Zimbabwe wants South Africa to extradite former Local Government Minister Saviour Kasukuwere to the neighboring nation over allegations that he allocated land to a sister of the former First Lady Grace Mugabe and also engaged in some improper tender procedures.
According to the state-controlled Herald newspaper, in making the request, a government official identified as Nelson Mutsonziwa informed the South Africans that Kasukuwere’s extradition is not politically motivated.
The newspaper reports that Kasukuwere allegedly allocated pieces of land in Harare to Shuvai Gumbochuma, which was initially supposed to be sold to some companies, one of them a Chinese entity.
Kasukuwere, who fled the country soon after the late former president Robert Mugabe was toppled in a defacto military coup and briefly returned home to face charges of abuse of office, is also accused of offering a local company state financial services under the country’s indigenization program without following proper channels.
The former Zanu PF youth guru, who allegedly belonged to a ruling party faction opposed to President Emmerson Mnangagwa’s elevation to the presidency before Mugabe was toppled, was unavailable for comment as he was not responding to calls on his mobile phone.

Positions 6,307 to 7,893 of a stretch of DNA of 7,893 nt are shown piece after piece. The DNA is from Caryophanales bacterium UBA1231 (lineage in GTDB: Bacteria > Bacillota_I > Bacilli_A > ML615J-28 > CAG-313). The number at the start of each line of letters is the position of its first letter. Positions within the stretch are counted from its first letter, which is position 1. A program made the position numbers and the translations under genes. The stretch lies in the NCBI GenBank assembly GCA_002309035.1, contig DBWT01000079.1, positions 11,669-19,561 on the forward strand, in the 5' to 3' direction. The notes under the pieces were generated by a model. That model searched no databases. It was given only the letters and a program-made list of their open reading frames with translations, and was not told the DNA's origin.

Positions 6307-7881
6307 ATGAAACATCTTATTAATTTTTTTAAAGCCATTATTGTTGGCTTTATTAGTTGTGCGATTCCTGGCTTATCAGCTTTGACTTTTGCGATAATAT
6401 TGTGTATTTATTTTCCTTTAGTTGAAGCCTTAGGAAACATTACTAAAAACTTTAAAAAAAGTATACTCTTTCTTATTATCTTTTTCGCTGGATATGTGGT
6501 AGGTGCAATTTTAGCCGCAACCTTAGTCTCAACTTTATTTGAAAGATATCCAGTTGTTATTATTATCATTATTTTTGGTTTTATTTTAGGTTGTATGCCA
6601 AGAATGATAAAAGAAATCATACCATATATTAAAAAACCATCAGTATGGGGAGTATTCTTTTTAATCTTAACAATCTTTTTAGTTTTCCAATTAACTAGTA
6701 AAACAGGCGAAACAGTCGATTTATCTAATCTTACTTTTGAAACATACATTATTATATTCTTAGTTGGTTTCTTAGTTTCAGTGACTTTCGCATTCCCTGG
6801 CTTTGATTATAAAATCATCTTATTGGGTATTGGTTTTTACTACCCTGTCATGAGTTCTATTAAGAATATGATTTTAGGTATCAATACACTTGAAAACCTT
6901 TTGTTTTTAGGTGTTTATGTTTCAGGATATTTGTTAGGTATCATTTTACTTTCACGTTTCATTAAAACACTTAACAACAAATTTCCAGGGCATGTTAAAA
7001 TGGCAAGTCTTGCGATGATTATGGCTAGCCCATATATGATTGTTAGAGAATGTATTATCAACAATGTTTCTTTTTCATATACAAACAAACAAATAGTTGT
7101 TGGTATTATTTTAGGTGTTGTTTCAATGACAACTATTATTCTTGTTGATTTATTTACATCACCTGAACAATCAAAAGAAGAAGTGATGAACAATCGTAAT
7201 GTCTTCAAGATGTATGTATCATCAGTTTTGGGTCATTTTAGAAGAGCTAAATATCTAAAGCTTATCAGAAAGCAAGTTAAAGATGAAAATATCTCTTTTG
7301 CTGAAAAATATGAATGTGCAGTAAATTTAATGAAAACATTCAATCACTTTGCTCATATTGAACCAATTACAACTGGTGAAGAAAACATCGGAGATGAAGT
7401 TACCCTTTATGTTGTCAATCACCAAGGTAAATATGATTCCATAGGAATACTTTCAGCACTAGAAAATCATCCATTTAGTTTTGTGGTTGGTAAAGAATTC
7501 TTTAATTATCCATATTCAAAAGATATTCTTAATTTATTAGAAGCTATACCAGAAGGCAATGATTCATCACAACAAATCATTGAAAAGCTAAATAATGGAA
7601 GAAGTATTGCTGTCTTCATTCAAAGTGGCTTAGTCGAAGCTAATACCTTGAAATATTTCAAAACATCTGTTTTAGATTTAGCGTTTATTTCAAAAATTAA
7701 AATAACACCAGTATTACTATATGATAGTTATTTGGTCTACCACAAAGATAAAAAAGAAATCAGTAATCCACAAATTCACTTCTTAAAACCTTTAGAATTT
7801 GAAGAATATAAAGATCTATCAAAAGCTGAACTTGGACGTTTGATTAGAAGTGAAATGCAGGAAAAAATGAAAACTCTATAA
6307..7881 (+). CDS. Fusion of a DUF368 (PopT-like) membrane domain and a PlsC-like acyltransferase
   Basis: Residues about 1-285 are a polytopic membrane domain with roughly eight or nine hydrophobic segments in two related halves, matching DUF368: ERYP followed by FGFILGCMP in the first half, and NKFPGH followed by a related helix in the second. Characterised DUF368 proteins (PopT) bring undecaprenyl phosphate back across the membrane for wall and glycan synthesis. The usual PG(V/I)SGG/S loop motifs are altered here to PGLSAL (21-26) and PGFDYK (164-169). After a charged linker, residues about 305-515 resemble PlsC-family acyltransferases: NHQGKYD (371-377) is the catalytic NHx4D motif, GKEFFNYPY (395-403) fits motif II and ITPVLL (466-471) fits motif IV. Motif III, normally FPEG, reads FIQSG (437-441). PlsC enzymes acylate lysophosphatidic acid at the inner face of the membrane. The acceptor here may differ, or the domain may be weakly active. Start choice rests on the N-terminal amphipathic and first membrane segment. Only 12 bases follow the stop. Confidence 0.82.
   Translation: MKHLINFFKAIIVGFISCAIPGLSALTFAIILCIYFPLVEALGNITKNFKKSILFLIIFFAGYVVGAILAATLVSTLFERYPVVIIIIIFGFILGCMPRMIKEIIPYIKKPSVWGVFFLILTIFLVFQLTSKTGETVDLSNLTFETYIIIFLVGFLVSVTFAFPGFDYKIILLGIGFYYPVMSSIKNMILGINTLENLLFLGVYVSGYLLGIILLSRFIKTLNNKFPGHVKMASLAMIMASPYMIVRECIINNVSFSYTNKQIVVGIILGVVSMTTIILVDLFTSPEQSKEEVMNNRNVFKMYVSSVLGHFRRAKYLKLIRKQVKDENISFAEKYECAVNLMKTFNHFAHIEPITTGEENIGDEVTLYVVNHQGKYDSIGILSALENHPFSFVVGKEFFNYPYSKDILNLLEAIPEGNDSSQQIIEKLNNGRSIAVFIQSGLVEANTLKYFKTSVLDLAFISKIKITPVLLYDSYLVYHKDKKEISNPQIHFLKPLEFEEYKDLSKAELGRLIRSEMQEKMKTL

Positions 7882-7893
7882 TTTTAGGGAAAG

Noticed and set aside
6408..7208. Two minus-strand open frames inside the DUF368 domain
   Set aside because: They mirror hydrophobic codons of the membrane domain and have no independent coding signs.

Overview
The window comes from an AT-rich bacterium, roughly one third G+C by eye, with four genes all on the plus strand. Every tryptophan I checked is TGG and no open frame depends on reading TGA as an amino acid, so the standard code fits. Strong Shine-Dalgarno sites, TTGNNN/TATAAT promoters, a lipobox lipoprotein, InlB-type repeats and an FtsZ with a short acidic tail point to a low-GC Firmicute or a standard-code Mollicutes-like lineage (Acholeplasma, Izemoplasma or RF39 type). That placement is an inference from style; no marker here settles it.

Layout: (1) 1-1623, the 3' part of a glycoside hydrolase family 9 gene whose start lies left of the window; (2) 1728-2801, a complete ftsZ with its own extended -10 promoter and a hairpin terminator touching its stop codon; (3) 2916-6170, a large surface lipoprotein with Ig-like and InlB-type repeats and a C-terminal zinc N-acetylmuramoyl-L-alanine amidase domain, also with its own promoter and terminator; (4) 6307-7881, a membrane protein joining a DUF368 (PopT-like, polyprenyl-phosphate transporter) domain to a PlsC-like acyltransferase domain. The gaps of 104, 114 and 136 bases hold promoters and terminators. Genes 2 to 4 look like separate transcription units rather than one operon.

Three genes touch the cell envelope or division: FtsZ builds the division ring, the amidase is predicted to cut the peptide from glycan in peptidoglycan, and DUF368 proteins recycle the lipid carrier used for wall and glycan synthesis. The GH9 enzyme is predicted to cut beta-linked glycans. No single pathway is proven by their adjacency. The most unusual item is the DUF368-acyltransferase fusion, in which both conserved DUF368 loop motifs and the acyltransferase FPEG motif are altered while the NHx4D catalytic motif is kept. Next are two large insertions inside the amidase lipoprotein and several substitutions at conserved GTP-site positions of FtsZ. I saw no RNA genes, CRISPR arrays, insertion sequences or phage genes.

In a recent interview with VOA Studio 7, Kasukuwere said he was not “afraid of Mnangagwa at all and so he can say what he wants.” He was reacting to the president’s remarks linking him to efforts being allegedly made by some people, including Kasukuwere’s so-called Generation 40, to unseat the president.
Zimbabwe has also made similar requests for the extradition of Kasukuwere’s Generation 40 colleagues - Professor Jonathan Moyo and Walter Mzembi - who are accused of allegedly abusing their offices by engaging in some activities, which include the theft of state funds. Professor Moyo is believed to be in Kenya while Mzembi’s whereabouts are unknown though reports say he may be in South Africa.